C. C. Baxter, minion in a New York insurance firm, rises because he is willing to loan his apartment to married senior executives so they can tryst with their mistresses. Though he wins promotion by accommodating big shot Sheldrake, he is uncomfortable wi
Back in the day, The Apartment scooped the Academy Awards, taking home Oscars for Best Picture, Best Director and Best Screenplay. It was a major hit and gets top ratings in all the movies-on-TV guides, yet it’s not often revived. Considered as a Billy Wilder movie, it has never become as admired as Double Indemnity or as beloved as Some Like It Hot.
Perhaps its relative obscurity is down to the lack of a movie icon. And maybe it’s that this comedy tells truths about American business and sexual morés as uncomfortable now as they were in 1960. However, since even committed Wilder fans are likely to have seen The Apartment only once, years ago on late-night television, this re-release reveals a fresher picture than many a classic you can recite by rote.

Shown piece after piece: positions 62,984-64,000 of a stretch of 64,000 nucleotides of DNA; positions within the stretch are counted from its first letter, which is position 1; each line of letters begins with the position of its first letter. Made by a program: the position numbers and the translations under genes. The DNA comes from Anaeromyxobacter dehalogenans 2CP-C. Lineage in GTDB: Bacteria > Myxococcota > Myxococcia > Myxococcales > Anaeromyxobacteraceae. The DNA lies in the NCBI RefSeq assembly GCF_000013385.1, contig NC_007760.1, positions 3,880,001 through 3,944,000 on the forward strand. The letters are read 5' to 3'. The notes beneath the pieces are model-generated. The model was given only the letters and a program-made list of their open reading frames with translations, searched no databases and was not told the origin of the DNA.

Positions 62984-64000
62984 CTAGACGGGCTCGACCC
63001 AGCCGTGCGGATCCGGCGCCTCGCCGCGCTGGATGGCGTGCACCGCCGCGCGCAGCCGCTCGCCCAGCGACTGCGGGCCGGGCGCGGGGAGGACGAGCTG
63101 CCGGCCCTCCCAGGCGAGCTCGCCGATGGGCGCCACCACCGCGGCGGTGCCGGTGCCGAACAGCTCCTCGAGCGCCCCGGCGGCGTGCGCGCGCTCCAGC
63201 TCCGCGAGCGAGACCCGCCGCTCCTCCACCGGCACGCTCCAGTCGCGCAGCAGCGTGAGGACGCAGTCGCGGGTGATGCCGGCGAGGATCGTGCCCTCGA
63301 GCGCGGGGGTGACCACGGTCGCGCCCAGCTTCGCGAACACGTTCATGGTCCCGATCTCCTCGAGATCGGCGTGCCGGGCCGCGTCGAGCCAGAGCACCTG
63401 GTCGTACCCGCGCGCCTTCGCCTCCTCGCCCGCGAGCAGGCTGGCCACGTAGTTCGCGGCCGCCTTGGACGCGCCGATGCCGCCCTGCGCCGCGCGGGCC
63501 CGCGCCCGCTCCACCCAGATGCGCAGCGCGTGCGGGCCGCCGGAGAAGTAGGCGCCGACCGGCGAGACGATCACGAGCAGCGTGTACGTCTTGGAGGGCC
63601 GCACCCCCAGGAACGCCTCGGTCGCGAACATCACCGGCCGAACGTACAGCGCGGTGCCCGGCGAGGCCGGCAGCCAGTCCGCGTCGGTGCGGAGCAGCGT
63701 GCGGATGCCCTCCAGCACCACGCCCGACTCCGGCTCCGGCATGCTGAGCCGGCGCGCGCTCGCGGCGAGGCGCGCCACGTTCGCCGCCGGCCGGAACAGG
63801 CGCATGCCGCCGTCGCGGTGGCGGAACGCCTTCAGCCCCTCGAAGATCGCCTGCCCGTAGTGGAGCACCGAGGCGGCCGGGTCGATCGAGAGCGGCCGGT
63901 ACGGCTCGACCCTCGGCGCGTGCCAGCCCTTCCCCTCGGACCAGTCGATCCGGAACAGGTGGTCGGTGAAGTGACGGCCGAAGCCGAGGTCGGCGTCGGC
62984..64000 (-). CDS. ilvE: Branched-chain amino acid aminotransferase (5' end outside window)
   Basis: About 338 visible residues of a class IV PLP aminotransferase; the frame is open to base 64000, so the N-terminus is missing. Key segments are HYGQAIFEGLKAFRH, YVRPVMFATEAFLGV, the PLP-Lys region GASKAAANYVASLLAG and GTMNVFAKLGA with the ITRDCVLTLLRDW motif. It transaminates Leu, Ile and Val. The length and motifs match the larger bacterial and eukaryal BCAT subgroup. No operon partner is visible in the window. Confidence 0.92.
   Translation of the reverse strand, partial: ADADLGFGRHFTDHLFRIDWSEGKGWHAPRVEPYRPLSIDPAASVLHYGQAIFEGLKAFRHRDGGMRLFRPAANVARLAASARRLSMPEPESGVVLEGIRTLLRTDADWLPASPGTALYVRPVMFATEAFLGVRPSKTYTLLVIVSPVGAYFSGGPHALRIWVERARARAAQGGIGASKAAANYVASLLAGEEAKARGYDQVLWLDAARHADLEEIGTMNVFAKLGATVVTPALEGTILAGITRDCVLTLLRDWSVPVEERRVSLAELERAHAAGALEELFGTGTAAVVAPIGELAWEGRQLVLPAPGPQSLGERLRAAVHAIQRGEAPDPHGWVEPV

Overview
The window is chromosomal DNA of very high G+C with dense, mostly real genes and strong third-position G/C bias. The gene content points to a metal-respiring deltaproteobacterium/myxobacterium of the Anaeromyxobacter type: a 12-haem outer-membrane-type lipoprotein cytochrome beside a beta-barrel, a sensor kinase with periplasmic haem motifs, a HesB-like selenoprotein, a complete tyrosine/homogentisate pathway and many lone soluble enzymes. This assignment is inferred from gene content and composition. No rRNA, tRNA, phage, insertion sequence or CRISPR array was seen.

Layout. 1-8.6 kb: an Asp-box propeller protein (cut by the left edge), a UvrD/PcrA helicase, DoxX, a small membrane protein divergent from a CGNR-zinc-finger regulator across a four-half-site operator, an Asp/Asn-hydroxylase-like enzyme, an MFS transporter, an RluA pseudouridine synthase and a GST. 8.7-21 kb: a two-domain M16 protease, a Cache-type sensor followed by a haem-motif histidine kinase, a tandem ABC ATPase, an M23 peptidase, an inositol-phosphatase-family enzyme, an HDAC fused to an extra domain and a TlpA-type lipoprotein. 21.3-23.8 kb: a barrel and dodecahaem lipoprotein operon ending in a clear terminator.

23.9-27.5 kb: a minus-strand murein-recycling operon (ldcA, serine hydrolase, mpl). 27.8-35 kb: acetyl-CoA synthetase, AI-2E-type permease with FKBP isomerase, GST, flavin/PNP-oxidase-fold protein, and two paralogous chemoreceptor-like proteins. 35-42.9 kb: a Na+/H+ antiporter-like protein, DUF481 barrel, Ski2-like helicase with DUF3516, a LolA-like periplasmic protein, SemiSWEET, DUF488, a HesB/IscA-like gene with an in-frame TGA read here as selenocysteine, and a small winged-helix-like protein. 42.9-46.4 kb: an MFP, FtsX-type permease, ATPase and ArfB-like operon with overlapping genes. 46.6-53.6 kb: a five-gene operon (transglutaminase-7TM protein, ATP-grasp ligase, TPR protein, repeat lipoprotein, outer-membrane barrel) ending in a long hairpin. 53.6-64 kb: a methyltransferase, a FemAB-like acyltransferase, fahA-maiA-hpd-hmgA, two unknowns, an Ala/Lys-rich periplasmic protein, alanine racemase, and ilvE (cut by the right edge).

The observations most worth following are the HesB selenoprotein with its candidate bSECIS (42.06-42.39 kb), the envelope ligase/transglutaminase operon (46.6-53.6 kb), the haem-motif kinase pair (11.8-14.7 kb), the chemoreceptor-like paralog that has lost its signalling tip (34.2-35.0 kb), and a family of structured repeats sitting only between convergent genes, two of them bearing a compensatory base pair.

Made just after Some Like It Hot, the film has barbed jokes about the Marilyn-style blondes most of Jack Lemmon’s lecherous colleagues drag to his apartment for a quick shag, before they take the commuter train to their wives and families.
Lemmon, an everyman stranded in a sea of desks who spends more time juggling other people’s affairs than his job, shows the subtlety that marked the maturing of his manic comic personality MacLaine, with a serious haircut, embodies Wilder’s horrifying notion of what Marilyn’s screen character might be like if she were real (who, sadly, Monroe was never actress enough to play). Here MacLaine plays to perfection, heartbreaking with MacMurray and offbeat sexy with Lemmon.
Wilder fan Cameron Crowe recently lifted wholesale from The Apartment for the climax of Almost Famous, but the original walking-off-the-overdose scene is more affecting in the shift from farce, to sober drama, to bizarrely touching.
Absolutely brilliant. Its funnier, sadder and cooler on the big screen.